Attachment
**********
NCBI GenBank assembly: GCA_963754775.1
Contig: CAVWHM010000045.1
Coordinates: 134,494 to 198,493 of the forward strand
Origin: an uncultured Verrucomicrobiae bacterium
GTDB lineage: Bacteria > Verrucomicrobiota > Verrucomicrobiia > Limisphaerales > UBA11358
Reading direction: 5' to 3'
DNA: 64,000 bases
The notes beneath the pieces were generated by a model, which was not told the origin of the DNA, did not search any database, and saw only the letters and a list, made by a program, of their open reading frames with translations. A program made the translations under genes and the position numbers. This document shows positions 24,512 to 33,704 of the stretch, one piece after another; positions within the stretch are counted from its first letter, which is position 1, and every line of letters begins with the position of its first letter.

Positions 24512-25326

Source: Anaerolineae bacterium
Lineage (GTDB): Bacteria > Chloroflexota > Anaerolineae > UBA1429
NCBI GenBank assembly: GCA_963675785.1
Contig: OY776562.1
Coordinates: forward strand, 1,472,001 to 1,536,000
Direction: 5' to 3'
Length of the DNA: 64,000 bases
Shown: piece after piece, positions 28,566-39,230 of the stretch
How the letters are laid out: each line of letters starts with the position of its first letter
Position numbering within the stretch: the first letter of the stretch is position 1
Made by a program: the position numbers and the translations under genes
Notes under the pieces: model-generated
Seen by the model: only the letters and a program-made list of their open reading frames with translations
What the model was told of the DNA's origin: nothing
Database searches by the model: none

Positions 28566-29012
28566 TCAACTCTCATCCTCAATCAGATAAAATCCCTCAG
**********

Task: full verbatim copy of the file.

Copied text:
NCBI GenBank assembly: GCA_963754775.1
Contig: CAVWHM010000045.1
Coordinates: 134,494 to 198,493 of the forward strand
Origin: an uncultured Verrucomicrobiae bacterium
GTDB lineage: Bacteria > Verrucomicrobiota > Verrucomicrobiia > Limisphaerales > UBA11358
Reading direction: 5' to 3'
DNA: 64,000 bases
The notes beneath the pieces were generated by a model, which was not told the origin of the DNA, did not search any database, and saw only the letters and a list, made by a program, of their open reading frames with translations. A program made the translations under genes and the position numbers. This document shows positions 24,512 to 33,704 of the stretch, one piece after another; positions within the stretch are counted from its first letter, which is position 1, and every line of letters begins with the position of its first letter.

Positions 24512-25326

Source: Anaerolineae bacterium
Lineage (GTDB): Bacteria > Chloroflexota > Anaerolineae > UBA1429
NCBI GenBank assembly: GCA_963675785.1
Contig: OY776562.1
Coordinates: forward strand, 1,472,001 to 1,536,000
Direction: 5' to 3'
Length of the DNA: 64,000 bases
Shown: piece after piece, positions 28,566-39,230 of the stretch
How the letters are laid out: each line of letters starts with the position of its first letter
Position numbering within the stretch: the first letter of the stretch is position 1
Made by a program: the position numbers and the translations under genes
Notes under the pieces: model-generated
Seen by the model: only the letters and a program-made list of their open reading frames with translations
What the model was told of the DNA's origin: nothing
Database searches by the model: none

Positions 28566-29012
28566 TCAACTCTCATCCTCAATCAGATAAAATCCCTCAG